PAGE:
Brexit looms, but there’s still room for UK joinery to grow

“The joinery sector remains cautiously confident in the face of upheaval”

According to one leading producer, the UK joinery industry is “cautiously confident” as Brexit looms on the horizon. Other industry insiders suggested that, despite the challenges ahead, there were also new market opportunities. Key to these opportunities are evolving customer tastes, and the impact of new technologies and materials. “Intelligent housing” is one such example.

But in terms of capital spending, the picture is altogether less clear. Machinery suppliers have reported a wide variation in investment levels.

Malcom Cuthbertson, Weinig UK’s managing director, said: “there’s been investment at smaller companies, but in the medium to large sector it’s one of the quietest periods I’ve known. I think manufacturers are dreaming of greater automation and reduced manning levels, with ‘batch size 1’ window machines but there seems to be a lack of confidence in the immediate future.

He added: “the investment outlook should be positive, but lack of past spending by medium and larger companies has resulted in lower profitability, reducing capital investment and hence productivity.”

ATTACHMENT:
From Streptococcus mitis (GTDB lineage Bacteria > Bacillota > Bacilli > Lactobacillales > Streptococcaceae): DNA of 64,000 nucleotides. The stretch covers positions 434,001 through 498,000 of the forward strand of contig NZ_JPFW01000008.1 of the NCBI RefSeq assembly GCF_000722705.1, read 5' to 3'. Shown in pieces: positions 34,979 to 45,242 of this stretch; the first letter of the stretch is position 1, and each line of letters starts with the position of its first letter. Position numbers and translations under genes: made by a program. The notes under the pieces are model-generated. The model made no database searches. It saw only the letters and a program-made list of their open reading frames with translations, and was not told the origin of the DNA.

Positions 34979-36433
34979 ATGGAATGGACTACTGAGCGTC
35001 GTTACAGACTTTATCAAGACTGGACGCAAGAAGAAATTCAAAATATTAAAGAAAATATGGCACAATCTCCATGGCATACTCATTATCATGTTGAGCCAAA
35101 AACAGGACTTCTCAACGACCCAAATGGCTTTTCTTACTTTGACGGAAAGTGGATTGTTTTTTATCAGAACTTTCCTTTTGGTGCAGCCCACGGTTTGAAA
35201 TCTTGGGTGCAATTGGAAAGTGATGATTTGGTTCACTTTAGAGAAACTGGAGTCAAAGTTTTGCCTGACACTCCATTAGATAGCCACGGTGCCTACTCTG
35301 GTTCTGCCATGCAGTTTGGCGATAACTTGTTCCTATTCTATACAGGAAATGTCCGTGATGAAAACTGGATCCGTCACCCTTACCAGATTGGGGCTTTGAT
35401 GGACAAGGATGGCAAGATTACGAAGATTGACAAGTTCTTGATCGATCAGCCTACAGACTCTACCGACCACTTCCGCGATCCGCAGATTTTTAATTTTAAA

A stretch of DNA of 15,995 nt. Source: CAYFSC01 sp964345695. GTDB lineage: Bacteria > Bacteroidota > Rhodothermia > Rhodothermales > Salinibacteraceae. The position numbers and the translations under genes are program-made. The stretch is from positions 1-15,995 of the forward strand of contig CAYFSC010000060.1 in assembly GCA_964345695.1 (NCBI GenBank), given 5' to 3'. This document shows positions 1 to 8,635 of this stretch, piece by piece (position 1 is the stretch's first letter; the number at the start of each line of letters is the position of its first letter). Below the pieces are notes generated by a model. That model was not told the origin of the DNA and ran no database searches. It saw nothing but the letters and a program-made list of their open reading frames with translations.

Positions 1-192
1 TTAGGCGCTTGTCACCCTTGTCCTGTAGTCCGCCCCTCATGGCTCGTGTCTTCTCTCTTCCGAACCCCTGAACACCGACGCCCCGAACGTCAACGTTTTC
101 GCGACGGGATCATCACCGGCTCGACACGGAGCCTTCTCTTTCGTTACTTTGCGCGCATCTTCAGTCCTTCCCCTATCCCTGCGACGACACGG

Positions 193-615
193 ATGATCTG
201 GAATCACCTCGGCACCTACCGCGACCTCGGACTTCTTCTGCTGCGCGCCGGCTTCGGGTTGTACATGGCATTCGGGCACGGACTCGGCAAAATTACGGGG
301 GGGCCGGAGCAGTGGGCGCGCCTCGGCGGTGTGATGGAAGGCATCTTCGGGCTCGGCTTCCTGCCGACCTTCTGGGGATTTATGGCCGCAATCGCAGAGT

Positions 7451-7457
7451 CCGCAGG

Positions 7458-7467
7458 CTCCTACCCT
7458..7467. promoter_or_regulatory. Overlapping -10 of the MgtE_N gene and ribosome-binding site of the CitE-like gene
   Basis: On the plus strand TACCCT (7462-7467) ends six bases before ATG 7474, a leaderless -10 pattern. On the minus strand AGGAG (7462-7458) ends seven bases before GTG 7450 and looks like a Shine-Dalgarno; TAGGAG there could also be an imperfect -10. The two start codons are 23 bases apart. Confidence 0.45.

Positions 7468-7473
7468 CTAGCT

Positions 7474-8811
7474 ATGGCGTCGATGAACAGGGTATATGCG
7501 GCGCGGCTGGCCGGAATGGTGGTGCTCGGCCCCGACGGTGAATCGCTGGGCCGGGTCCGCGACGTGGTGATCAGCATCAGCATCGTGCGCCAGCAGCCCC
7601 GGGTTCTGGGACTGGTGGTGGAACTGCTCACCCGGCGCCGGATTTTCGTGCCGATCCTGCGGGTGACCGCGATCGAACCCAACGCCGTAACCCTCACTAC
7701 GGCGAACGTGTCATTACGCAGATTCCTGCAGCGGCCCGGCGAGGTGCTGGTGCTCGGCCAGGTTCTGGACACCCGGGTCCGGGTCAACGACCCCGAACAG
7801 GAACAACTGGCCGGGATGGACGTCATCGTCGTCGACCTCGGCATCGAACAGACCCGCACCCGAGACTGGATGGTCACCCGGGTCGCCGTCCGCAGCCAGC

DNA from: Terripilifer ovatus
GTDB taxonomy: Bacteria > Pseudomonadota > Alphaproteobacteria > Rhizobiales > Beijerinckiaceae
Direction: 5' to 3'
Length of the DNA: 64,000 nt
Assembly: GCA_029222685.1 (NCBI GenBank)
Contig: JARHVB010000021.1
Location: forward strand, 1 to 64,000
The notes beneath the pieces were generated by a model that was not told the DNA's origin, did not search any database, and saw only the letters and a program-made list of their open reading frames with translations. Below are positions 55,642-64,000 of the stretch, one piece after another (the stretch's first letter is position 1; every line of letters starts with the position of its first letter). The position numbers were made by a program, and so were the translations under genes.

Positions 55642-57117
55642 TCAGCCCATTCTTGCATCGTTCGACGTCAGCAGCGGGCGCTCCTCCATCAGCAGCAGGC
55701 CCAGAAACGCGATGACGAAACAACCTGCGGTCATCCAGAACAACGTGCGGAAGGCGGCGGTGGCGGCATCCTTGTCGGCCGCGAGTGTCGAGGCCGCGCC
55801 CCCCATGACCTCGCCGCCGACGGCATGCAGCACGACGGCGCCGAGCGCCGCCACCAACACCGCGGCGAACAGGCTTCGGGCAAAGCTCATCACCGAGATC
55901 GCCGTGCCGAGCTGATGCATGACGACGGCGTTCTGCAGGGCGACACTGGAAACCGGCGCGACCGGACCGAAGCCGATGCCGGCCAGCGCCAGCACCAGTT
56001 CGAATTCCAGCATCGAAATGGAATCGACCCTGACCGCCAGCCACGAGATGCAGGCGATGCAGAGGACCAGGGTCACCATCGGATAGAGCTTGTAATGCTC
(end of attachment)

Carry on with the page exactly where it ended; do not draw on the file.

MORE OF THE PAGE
However, that’s not the whole story. According to Gabriele de Col, SCM Group UK’s managing director, some joinery firms are exploring new directions, and investing in tech that boosts a number of key capabilities. He recently told reporters:

“Describing the market as buoyant in the shadow of Brexit would be an exaggeration, but many manufacturers report good order books and there have been a number of large investments in CNC machining centres. One factor here is the return of more customer production of doors and windows to the UK, as time-to-market is now key. Another is the Grenfell effect driving door production to meet stringent fire controls. Overall, upgrading equipment is achieving higher productivity on higher spec products while compressing prices.”

Other industry voices have also suggested that fire safety is now a top priority for the market, and that this presents joinery firms with a clear opportunity.

Cautious optimism seems to be the mood of the day. And the British Woodworking Federation’s second quarter State of the Trade survey backs that assertion up. 52% of respondents said they had one-to-three-month order books, 15% had three-to-six months, and 13% over six months. Furthermore, 20% of respondents expected to be working at more than 90% capacity in the coming year – that’s a rise from 10% last year.

With 60% of joiners surveyed saying that they had product development spending in the pipeline, and around half preparing to invest in capital, the picture is clear: things might not be perfect, but they’re looking up.